Everything I Never Told You by Celeste Ng
Published by Penguin Press on June 26, 2014
my rating: ★★★★
Goodreads avg: 3.85 (as of 2019-09-16)
Lydia is dead. But they don’t know this yet.
So begins this exquisite novel about a Chinese American family living in 1970s small-town Ohio. Lydia is the favorite child of Marilyn and James Lee, and her parents are determined that she will fulfill the dreams they were unable to pursue. But when Lydia’s body is found in the local lake, the delicate balancing act that has been keeping the Lee family together is destroyed, tumbling them into chaos.
A profoundly moving story of family, secrets, and longing, Everything I Never Told You is both a gripping page-turner and a sensitive family portrait, uncovering the ways in which mothers and daughters, fathers and sons, and husbands and wives struggle, all their lives, to understand one another.
I wasn’t sure what to expect going into this, but I found myself hooked within the first fifty pages. This is the quietly beautiful examination of a family as they struggle with the loss of one of their children. The middle child of an interracial couple, Lydia is the dream girl, everything her parents couldn’t be. Losing her finally upsets a balance that had no business continuing as long as it did, and the family must come to terms with what they’ll discover, or risk losing everything.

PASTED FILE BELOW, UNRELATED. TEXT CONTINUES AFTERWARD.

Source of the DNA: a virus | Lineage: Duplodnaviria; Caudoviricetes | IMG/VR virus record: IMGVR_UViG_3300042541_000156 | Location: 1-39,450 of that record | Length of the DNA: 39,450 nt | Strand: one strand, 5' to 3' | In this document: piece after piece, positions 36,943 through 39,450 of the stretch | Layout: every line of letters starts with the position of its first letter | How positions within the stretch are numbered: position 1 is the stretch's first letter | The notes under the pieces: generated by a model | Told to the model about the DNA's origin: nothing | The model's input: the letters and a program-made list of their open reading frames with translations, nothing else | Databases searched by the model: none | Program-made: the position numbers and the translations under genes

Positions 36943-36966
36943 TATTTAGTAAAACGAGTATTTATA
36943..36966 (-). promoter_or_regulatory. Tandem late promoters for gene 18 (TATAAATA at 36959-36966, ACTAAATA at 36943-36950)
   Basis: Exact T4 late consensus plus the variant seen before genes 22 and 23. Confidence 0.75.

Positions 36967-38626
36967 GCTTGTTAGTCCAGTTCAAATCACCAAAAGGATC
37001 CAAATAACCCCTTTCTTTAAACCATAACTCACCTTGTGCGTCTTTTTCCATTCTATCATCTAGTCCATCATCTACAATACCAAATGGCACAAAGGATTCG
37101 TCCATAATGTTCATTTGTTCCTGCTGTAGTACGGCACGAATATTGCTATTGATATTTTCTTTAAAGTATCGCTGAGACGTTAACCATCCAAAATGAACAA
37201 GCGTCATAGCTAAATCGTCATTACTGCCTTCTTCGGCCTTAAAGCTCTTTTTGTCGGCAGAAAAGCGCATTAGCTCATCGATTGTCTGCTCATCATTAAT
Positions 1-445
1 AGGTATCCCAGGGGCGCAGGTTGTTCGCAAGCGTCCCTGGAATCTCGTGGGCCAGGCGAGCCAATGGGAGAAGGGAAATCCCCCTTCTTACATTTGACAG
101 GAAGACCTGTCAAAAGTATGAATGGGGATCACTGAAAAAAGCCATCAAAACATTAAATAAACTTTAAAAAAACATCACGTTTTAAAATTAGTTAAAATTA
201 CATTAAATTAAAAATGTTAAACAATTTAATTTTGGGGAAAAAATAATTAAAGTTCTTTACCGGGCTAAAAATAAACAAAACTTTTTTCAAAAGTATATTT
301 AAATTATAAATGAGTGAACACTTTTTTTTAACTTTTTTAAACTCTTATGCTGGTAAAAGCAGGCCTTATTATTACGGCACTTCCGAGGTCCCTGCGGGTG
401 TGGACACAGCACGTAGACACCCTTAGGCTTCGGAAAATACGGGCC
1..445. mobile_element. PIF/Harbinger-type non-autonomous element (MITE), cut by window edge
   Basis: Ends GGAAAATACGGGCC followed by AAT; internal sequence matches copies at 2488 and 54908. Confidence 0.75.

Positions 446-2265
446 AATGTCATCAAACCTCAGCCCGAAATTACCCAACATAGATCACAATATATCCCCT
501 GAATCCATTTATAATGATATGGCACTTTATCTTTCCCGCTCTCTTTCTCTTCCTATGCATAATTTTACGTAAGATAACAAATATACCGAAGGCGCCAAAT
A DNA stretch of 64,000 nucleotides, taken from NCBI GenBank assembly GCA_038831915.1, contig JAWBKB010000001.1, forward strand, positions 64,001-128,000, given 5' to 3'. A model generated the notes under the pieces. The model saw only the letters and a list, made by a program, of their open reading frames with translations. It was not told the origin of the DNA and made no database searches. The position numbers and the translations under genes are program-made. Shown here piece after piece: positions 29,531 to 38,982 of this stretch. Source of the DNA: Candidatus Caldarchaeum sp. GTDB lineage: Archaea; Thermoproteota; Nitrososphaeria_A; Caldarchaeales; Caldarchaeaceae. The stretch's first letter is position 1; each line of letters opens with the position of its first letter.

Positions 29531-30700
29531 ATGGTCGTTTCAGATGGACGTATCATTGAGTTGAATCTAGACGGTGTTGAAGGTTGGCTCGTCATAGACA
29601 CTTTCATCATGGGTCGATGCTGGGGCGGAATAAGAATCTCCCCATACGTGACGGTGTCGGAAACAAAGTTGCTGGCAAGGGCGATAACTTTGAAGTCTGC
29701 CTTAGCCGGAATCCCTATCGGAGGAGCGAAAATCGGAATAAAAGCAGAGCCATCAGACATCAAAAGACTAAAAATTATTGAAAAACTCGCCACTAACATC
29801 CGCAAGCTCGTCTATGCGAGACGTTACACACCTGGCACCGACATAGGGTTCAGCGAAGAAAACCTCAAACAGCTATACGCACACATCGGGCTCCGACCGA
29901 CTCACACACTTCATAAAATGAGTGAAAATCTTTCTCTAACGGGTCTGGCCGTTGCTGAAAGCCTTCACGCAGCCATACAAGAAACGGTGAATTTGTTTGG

At its core, this is really the story of secrets gone wrong. There are so many tipping points at which, had the characters chosen to act differently, a divergent outcome could have been triggered. James, the father, has rejected his background as the child of Chinese immigrants, wanting nothing more than to fit in. Marilyn, the mother, regrets allowing motherhood to overtake her dreams of medical school. Nath, the oldest son, feels unloved and forgotten. Lydia is pressured by both her parents to fit in and to succeed where they could not. Hannah, the youngest daughter, watches quietly from the background and notices what the others are too preoccupied to notice.
There is so much that is deeply explored here, and it is difficult to point fingers and place blame. One must come to terms with the fact that everyone in this book has made mistakes, and that their silence has come at a cost. Each of the characters is deeply sympathetic in their own ways and all of their stories are equally important. Don’t come into this book expecting an exciting thriller, because the who of Lydia’s death is less important than the why, and what will happen afterward.